Ratifying the Jay Treaty
June 25, 1795
In his farewell address, President Washington argued that “the great rule of conduct for us in regard to foreign nations is to have with them as little political connection as possible;” and that we should avoid “permanent, inveterate antipathies against particular nations and passionate attachments for others.” He spoke from experience for, during his second administration, “antipathies” and “attachments” had all but torn the nation apart. Confronted with the outbreak of revolution in France and its explosion into a war between that country and England, Washington had proclaimed “neutrality” - the first proclamation of its kind in history. But public opinion was deeply and evenly divided between the partisans of a revolutionary France - mostly followers of Jefferson - and those such as Hamilton who feared the excesses of revolution and looked rather to Britain to preserve stability in the world. The conduct of the belligerents exacerbated these divisions; both great powers preyed on American commerce, and the British added affront to injury by refusing to surrender their military posts in the Northwest, as required by the Treaty of 1783. By the mid-90s war seemed inevitable.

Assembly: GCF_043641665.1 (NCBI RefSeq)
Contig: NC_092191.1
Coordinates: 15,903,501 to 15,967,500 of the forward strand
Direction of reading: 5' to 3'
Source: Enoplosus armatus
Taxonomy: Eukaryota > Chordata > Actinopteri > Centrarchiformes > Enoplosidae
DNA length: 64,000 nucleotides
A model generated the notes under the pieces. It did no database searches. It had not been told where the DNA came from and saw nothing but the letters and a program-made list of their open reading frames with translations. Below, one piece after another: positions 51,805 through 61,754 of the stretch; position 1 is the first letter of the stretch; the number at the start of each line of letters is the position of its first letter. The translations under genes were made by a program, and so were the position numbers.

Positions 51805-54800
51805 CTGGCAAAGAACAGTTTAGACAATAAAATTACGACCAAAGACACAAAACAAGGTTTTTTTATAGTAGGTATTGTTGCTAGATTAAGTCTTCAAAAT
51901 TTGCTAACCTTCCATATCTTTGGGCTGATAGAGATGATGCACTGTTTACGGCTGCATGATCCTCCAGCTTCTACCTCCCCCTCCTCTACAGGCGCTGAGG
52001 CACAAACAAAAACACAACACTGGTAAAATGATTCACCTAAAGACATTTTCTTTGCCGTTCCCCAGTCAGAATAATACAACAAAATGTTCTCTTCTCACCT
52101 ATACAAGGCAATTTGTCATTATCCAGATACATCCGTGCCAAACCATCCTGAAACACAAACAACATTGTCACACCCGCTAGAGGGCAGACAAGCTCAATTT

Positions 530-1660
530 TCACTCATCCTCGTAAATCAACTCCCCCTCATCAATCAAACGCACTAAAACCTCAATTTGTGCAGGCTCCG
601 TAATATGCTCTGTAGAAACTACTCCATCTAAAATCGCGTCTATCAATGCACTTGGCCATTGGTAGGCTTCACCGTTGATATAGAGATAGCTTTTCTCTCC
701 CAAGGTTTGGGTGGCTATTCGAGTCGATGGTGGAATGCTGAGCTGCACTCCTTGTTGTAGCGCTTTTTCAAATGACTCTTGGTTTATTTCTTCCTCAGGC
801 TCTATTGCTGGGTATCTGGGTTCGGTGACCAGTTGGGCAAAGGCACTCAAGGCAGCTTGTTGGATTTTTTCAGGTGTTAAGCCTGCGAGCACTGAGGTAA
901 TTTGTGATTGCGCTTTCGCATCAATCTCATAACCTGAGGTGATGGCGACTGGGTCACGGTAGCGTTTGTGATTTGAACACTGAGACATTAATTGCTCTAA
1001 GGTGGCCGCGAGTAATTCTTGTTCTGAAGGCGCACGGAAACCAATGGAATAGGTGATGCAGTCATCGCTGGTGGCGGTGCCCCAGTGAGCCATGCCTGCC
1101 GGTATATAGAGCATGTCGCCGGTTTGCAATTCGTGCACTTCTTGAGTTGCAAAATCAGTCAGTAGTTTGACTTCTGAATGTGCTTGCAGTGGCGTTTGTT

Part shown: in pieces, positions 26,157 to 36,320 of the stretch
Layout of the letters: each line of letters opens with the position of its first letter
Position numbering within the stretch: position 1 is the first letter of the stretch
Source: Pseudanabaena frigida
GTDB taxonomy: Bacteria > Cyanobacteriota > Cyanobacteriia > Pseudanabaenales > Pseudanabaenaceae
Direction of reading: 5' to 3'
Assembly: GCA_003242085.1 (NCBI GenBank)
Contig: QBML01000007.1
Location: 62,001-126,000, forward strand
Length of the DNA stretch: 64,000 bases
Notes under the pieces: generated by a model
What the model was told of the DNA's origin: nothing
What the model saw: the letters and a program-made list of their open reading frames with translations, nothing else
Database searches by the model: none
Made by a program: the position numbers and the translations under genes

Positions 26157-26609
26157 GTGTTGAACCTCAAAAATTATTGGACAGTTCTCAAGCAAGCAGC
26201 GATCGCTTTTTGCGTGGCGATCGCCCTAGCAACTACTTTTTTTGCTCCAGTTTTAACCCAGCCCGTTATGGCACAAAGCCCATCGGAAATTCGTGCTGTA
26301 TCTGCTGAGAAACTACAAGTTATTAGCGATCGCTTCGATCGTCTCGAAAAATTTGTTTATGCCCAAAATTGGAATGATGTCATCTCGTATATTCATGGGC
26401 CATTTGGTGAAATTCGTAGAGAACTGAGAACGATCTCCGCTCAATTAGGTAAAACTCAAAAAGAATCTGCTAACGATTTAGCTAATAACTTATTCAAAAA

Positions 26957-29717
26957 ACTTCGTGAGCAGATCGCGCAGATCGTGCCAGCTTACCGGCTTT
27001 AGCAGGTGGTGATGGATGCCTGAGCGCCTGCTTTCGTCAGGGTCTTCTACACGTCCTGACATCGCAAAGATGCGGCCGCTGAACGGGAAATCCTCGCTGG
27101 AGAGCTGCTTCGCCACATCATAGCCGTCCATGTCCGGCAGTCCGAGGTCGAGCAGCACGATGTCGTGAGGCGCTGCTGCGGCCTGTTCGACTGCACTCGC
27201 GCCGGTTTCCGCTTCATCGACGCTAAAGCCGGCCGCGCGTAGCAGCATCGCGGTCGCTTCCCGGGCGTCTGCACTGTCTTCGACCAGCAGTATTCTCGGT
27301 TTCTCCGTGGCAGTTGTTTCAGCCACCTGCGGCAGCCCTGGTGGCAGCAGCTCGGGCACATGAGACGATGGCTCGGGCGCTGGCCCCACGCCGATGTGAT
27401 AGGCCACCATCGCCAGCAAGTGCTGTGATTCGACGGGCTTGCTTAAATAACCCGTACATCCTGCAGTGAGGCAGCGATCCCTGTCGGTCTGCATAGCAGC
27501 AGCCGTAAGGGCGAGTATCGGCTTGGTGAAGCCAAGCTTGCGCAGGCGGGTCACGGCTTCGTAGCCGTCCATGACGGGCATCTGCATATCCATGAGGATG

In this crisis Washington induced Chief Justice John Jay to sail to London to negotiate some kind of settlement. What he brought home divided public opinion further. The Jeffersonians thought its terms an abject surrender, the Hamiltonians thought the avoidance of war worth almost any price. Washington threw his incomparable authority on the side of the Treaty and managed to win a two-thirds vote in the Senate - the Treaty was ratified on June 25, 1795, thus giving the new nation another fifteen or so years of breathing space in which to meet the crisis of 1812.
Mr. Künstler has given us here a picture of John Jay, accompanied by his nineteen-year-old son, Peter Augustus, who served as his secretary, at the negotiating table.